A gradual but inevitable descent into cricket-based loathing and bile.

I Ride And I Ride, I Ride Through The City’s Backside

Posted on January 2, 2018 by in Scorer's Notes

Coming up with new ideas for articles isn’t the easiest thing in the world – there are only so many times that you can use the old ‘blank article’ joke (and it’s already been pencilled in for a 2017/18 Ashes Review article) or just abuse the shit out of Danny Morrison before people start to get tired and drift away. And that’s just the writers. But, in the absence of any new ideas, trawling through the back catalogue to find something that can be updated isn’t the worst idea in the world.

And thus, we found this an old article from a mere five and half years ago: Passengers and the Ramprakash Factor. After just a brief flick through the general gist of it (it seems to mostly be about how Ravi Bopara wasn’t very good), it was clear that it was crying out for a bit of a rejig and an update, using the ideas we introduced in our Botham’s Eleven and Botham’s Twelve articles. We’re pretty sure this would be called a ‘mashup’ in the young person’s vernacular.

Something that we’ve touched on several times before is looking at the magic numbers for a Test allrounder: a batting average above 30 and a bowling average below 30. However, this has generally been in the context of an entire career. Here we’ll look at it on an individual series basis, and classify each series based on the results:

  • A batting average of 30 or more and a bowling average below 30 is an all-round series.
  • A batting average of 30 or more and a bowling average of 30 or more is a ‘batting only’ series.
  • Similarly, a batting average of less than 30 and a bowling average below 30 is ‘bowling only’.
  • A batting average below 30 and bowling average above 30 gets the dreaded ‘passenger’ label.
  • Any series where a player doesn’t have a batting average or bowling average is a ‘no result’.

Having classified each series, we can then judge a player on the proportion of series that fall into each category. In particular, we can look at how often they are passengers, But before we get into that, this wouldn’t be a 51allout Scorer’s Notes piece without at least one unnecessarily over-complicated graph. So here’s Moeen Ali’s series by series breakdown. Each series is represented by a scatter point, with the x-axis value being the batting average and the y-axis bowling average (with the numbers in reverse, so that the top right corner is the best and the bottom left the worst).This shows us a few important things, the first of them being that Moeen’s Ashes series to date has been absolutely horrifically awful. It’s hard to understate how much this has impacted England’s plans – not having a spinner able to keep any sort of control (let alone take wickets) has forced the quicks to bowl more overs than would be ideal (i.e. more than zero in the case of Jake Ball), resulting in a race towards zero on the speed gun. The sheer fact that Joe Root seems to prefer bowling Dawid Malan says more than real evidence ever could. Had we not forgotten about him being in the squad, Mason Crane would surely have merited a Propaganda Machine piece at the start of the tour, explaining how he’s the new Shane Warne.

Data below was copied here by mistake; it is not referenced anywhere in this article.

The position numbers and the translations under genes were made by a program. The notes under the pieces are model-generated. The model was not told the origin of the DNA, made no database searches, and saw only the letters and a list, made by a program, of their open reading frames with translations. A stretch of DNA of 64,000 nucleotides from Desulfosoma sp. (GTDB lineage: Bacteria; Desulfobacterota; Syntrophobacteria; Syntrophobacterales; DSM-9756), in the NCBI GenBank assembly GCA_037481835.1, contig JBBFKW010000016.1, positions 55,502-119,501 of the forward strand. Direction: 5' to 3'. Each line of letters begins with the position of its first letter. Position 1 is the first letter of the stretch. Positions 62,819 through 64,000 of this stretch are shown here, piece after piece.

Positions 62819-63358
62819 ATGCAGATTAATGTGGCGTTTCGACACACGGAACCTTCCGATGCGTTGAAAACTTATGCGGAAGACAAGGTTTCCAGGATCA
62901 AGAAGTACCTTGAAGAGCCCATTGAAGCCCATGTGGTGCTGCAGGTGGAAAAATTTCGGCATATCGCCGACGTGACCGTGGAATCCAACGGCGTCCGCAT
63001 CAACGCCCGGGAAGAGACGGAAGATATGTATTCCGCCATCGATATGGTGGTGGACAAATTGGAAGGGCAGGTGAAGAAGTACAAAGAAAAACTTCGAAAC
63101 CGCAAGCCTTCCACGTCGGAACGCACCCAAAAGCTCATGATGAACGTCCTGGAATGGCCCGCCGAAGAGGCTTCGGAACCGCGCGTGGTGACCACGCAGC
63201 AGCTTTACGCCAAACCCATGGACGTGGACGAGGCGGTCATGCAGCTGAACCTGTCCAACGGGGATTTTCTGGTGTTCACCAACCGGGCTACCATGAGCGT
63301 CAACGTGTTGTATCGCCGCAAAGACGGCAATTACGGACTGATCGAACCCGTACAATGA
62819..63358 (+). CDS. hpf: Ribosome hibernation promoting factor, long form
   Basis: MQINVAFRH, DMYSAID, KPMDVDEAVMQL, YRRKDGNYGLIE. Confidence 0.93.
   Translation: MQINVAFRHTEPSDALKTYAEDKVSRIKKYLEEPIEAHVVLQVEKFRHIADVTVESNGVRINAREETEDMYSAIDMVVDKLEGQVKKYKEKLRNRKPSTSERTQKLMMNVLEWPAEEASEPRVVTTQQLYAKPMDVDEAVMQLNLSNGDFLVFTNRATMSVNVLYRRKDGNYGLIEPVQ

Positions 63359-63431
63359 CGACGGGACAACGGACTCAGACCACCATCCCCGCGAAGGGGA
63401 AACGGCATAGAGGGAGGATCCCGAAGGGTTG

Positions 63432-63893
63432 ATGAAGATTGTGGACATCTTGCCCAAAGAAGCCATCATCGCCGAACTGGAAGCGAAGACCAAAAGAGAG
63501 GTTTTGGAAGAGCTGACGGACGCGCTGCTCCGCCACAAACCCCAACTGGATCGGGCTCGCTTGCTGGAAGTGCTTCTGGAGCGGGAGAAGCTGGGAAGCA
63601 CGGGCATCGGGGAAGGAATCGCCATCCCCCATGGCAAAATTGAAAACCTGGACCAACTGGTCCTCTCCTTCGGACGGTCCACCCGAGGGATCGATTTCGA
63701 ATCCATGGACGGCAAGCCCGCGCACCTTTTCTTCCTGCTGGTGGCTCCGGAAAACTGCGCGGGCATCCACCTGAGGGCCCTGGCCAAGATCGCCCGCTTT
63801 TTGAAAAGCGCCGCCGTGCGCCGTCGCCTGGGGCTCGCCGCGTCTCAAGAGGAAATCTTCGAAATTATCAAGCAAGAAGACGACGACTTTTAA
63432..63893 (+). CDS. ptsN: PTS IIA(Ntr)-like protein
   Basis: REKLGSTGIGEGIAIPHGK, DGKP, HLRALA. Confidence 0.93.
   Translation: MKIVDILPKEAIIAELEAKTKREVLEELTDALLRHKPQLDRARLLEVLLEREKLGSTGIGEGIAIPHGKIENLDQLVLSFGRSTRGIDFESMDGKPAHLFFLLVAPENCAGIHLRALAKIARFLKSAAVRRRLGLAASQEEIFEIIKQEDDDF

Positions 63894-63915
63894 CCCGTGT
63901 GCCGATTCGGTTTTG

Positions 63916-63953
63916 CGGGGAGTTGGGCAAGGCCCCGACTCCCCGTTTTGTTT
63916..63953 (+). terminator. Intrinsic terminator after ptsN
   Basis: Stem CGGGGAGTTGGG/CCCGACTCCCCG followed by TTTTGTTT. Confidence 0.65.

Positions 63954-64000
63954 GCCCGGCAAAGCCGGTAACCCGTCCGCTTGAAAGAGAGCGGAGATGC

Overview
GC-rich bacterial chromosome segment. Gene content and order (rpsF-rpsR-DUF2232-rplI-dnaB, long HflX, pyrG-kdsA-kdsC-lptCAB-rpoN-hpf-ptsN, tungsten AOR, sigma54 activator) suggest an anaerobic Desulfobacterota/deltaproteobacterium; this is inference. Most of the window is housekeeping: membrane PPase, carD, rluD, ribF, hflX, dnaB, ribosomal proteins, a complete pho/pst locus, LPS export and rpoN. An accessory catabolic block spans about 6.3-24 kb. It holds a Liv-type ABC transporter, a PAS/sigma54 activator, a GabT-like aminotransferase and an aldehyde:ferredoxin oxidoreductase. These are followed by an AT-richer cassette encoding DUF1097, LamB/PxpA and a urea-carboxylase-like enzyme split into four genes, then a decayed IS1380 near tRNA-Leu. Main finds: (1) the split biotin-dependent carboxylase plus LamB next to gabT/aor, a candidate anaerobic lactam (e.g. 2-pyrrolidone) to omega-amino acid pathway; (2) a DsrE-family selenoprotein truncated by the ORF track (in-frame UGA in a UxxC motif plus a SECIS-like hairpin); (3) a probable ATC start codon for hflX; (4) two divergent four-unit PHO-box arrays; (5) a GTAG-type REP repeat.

Beyond that fact, it’s noticeable that from Moeen’s 14 series, there’s only a single result in the top right quadrant: the England vs. South Africa series from earlier this year (where Moeen was named man of the series). That’s a series success rate of around 7%. Some other things that we can think of that are only successful around 7% of the time are David Moyes, FIFA games on Nintendo consoles and 51allout’s jokes.

Which is still 7% more successful than our attempts to woo Jenna Coleman.

So, having laid the boot into Moeen and included the requisite picture of an attractive young lady, we can now turn our attention to the other great allrounders of our time and make the same comparison in tabular form. Basically, how many of the series that they played would be in each quadrant, and who would be the passengerest of said players?

PlayerAll-roundBowling onlyBatting onlyPassengerNo resultPassenger Percentage
Imran Khan10753310.7%
Kapil Dev971110126.3%

Shaun Pollock’s position at the top of the table is genuinely remarkable – he was a passenger in just one of his 40 series (at home to Australia in 2005/6 when he averaged 14.25 with the bat and 66.25 with the ball across two Tests). After him comes Keith Miller, Jacques Kallis and Garry Sobers who were all, apparently, also quite decent back in the day. But the real interest is at the bottom of the table, where one Andrew Flintoff edges out Moeen for the relative comfort of 21st place. So there we are – Moeen is officially not as good as the greatest allrounders to ever play Test cricket: conclusive proof, if ever it was needed.

Although based on this metric, Shane Watson seems to be the eight greatest allrounder in the history of Test cricket, so it’s possible that we’ve messed up the numbers somewhere. And there’s almost certainly any number of genuinely decent allrounders that we’ve forgotten altogether – if you think of one, let us know in the comments section and we’ll add them in (before deleting your comment, to make it look like we definitely didn’t balls things up first time round).

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03 Jan 2018 14:01

If you look at percentage of series that are classed as just All-Round, Shane Watson drops to second bottom. That’s better!